Vouchsafe to me thy grace.”

“What language shall I borrow,

To thank Thee, dearest Friend,
For this thy dying sorrow,

Thy pity without end !
O make me thine forever,

And should I fainting be,
Lord, let me never, never.

Outlive my love to Thee."

" And when I am departing,

O part not Thou from me!
When mortal pangs are darting,

Come, Lord, and set me free!
And when my heart must languish,

Amid the final throe,
Release me from mine anguish.

By Thine own pain and woe!"

SPRING.

Come to us; for thou art Like the fine love of children, gentle Spring;

Touching the sacred feeling of the heart, Or like a virgin's pleasant welcoming ;

And thou dost ever bring A tide of gentle but resistless art

Upon the heart

BOOK NOTICES.

APPLetox's Nrw AMERICAN CYCLOPEDIA. VOL. V. From Chartreuse-Cougar. Ed.

ited by Gorge Ripley and Charles Dana: New York, Appleton & Co. and Loudon: 10 Little Britain. 1859, pp. 770.

No opeiers can know all things--not even a Master of Arts. This fact we have firmly believer ever since the time we first discovered that there were some tlungs which even “the Schoolmasterdid not know. If this has been so thus far, the case is daily beciming more hopeless, as the world, with its arts, sciences, and various circles of human k owledge, is 'nlarging at a vate precedented in our previous history. We ar inclined to think that Masters of Arts will become Priser in numbers ever day; and that the time is coming, yra now is, when M. s, Master of Somethiings, will be a title sutlici ntly honorable for inost of persons. For the reason now staied, we bail Cyclopedias as true friends of the car- worn student--anit especialy this New one, which brings down its suljects so fully to the present time. Many thanks to the laborious Elitors who h refurui-h us with. in comfortable reach the vast treasures of past and present wisdom. A ferling of comfort cornes over us as one volume after another of this magnificent work (each volume treating over two thousanul suljects) takes its place on our shelves. We hare examined the resent volume with great satisfaction ; and finding those subj-ots in regard to which we feel ourselves best qualified 10 judge, full, correct, and judicious, our conti ener in the integrity of the whole work is firmly estab. lisheit. This gooi opinion is farther contirmed by the list of contributors to the first five vilumes, which is given in this volume, covering six pages, including many of the best known scholars in this country and England. This fact, as well as the character of the articles, gives assurance thai this is not an ephemeral work, but destived to the honor od place of a standard Cyclopedia Its merits justify us in recommending it to scholars as a most important work of reference, and to general rearters, whose library resources re limited, as a library in itself. The w rk can be procured, as each volume appears, from Elias Barr & Co., Laucaster, Pa.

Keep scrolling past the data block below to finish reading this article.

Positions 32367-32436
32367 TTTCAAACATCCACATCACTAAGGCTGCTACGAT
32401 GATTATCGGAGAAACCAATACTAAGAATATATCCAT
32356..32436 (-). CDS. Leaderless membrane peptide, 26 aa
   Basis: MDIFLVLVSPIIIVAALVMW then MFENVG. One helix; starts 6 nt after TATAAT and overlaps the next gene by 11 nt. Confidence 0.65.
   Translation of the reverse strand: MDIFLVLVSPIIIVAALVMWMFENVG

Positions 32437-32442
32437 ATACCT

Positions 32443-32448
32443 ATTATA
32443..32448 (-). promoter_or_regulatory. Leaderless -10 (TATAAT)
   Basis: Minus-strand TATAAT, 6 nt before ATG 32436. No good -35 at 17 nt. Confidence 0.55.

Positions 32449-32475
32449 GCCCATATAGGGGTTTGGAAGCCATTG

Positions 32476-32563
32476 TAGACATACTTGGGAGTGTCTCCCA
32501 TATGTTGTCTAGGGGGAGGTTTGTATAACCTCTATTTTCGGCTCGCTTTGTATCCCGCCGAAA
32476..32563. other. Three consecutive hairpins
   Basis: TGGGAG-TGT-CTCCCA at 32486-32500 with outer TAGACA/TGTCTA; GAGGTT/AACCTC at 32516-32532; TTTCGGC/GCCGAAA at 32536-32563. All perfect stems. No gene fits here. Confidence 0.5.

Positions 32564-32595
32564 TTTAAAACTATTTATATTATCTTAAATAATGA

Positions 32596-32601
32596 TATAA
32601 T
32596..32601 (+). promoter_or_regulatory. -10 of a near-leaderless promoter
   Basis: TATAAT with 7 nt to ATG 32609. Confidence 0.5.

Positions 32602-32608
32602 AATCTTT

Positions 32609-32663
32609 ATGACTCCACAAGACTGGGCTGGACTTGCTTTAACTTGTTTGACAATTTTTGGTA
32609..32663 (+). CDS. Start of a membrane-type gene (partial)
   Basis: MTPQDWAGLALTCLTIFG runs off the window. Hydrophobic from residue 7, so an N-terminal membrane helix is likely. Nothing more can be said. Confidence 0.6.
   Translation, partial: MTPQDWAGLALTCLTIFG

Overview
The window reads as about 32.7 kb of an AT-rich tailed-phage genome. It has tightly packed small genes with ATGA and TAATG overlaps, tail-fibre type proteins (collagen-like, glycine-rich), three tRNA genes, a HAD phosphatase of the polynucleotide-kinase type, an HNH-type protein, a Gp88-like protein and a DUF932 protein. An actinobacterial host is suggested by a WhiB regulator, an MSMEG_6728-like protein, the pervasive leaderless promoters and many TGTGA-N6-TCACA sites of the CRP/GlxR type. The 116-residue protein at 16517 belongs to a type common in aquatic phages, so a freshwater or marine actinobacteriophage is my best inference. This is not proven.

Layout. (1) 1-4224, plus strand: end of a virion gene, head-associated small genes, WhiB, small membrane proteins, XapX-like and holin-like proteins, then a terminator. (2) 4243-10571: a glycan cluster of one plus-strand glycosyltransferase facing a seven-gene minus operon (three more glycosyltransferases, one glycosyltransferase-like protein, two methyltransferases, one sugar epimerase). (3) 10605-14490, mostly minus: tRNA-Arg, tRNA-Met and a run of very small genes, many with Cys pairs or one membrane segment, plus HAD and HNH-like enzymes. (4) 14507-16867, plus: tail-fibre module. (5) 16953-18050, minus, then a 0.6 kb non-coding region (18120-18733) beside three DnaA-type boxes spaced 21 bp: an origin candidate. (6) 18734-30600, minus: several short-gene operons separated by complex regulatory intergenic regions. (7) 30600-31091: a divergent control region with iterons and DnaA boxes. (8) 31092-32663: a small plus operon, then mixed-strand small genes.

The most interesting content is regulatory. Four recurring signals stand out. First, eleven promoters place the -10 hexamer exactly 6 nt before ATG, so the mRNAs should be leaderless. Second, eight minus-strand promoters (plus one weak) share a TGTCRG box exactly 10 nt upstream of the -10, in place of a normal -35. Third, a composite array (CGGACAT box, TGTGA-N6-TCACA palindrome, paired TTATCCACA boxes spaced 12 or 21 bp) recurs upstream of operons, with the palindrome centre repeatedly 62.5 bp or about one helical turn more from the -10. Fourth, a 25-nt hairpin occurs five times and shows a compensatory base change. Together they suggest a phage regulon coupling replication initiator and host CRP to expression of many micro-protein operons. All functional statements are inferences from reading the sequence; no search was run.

INFANT SALVATION IN ITS RELATION TO INFANT DEPRAVITY, INFANT REGENERATION AND

TxFANT BAPTISM. By J. H. A. Bomberger, D. D. Philadelp iaLindsay & Blakistan, 1859, pp. 182.

This little work furnishes a practical discussion of the four suljects indica. tel in the the title in as many sections. The subjects treated, are in themselves deeply interesting, especially ito parents, and have lately atracted fresh attention T-relation of Christianity to the infant world in it. various bearings bas, luring a few

enr3 past, been made the subject of earnest articles in the Theological Reviews of titf-rent denominations, and also the subject. f a number of lately pati lishe borks. These last have been rather of a consolitory than theological charicer, while the former, more scientific, have narrowed to much arounil single points of controversy to be of much theological value. This treatise of Dr Bonnie berger, though as we have said, practical in its aims, discusses several throlasical points connected wit the general subjects which bave been too much overlooked It is gotten up in beautiful style, printed on large clear tie and good paper, wisici r-nders it very agre able to the eye; and the plain popu ar style in which flew author treats his suljects, and the many important practical though's in which it abounds cannot fail to make it profitable to the reader

Christian pa, whether their children are still with thein, or have departed, will find insiruction and consolation in these pages.

EXDLESS PUNISHMENT, A Special Discourse delivered February 6, 1859. By Rev.

1). Gins, Harrisburg, Pa. Ilarrisburg, 1859. pp. 32.

This is an able di-course, and we are not surprised that the congregation which 1.ward it desirert its rublication Mr. Gans la s firm and heav, strokes on tbat

practical infidelity which, in a careless and irresponsible way, haugs f si to mi-e fragments of truth, ignoring the whole fion which the fragment has been dorok-u.